• Joey Mascio

Mom Guilt

As parents we tend to carry around a lot of guilt. In fact, #momguilt has 66k posts on Instagram, so just in case you were worried you were alone in this, rest assured you are not.

Guilt is a feeling which means it comes from our thoughts. Thoughts about all the things that we “should” be doing but aren’t or all the things we shouldn’t be doing but are. You know the ones.

While guilt is uncomfortable, it does serve a purpose for us. Guilt lets us know when our actions are not aligned with our values, standards, or beliefs.

When we encounter guilt we have a few options. We can change our standards, we can change our behavior, or we can keep both and continue in guilt. I suppose a fourth option is to change one of those, but continue to beat ourselves up for past actions.

Logically we can see that option 4 is pretty useless, since no amount of guilt or self-deprecation can change the past. Yet, so many people choose this option. Personally, I would recommend choosing option one or two.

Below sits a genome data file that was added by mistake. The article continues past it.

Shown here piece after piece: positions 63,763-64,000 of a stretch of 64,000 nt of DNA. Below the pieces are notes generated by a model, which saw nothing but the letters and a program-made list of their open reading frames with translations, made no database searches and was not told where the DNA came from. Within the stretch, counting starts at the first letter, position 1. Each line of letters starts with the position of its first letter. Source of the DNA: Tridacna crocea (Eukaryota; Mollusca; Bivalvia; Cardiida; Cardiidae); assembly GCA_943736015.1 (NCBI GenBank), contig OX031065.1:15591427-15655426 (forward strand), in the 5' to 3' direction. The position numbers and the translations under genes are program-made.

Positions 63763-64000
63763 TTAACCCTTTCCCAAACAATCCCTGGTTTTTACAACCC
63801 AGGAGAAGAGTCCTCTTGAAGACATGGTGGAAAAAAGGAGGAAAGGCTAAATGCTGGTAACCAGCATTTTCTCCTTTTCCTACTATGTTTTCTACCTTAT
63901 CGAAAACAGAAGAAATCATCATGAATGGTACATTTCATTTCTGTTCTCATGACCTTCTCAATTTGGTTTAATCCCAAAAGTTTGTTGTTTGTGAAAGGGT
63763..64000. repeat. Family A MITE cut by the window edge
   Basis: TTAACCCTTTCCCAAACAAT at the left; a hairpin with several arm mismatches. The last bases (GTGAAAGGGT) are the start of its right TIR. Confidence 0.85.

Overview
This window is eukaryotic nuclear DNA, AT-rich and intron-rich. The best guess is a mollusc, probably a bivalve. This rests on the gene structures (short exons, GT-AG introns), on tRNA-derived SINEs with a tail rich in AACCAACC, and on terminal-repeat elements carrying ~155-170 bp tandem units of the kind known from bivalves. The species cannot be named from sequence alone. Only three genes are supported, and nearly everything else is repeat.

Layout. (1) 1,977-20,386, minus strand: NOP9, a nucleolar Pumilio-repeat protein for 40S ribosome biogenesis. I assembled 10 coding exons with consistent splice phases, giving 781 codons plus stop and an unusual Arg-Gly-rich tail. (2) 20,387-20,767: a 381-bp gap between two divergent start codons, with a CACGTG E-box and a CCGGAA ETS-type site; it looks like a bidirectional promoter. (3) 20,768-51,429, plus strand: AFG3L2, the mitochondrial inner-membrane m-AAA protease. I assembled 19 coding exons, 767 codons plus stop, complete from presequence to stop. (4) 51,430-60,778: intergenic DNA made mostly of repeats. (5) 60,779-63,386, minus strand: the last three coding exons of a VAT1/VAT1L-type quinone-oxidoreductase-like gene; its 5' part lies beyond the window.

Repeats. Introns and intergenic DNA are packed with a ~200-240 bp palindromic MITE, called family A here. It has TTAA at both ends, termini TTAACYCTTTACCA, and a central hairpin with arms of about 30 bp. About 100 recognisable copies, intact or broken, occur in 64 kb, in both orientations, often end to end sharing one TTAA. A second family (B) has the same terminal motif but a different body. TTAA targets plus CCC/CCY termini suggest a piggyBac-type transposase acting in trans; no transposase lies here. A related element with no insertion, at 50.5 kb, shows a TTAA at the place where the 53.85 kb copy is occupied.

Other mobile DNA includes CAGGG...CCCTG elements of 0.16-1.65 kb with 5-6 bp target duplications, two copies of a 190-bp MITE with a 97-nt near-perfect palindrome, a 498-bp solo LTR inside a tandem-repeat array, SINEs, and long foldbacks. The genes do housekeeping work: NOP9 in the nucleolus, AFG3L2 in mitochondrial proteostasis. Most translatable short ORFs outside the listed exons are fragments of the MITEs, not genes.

To do so, you must decide which you want to change, your behavior or your belief/standard. You can do this by asking questions to help evaluate the standard or belief.

Do you like this value? Do you really believe in it? Is it helpful? Is it a high priority for you? Is it realistic? Is it worth the cost to try to meet it? Or, is it something you are comfortable letting go of?

These questions will help you decide if you need to change your expectations of yourself or change your behavior. Once you decide which of these two things needs to be changed, let the guilt go and move forward. Stop beating yourself up for it. The past is the past. You can’t change it so learn from it and move on.

Feeling guilty doesn’t change anything. It can’t undo the past. What’s done is done. It’s up to you to change the future.

Feeling guilty won’t make you a better parent or a better person. So give yourself permission to let the guilt go.


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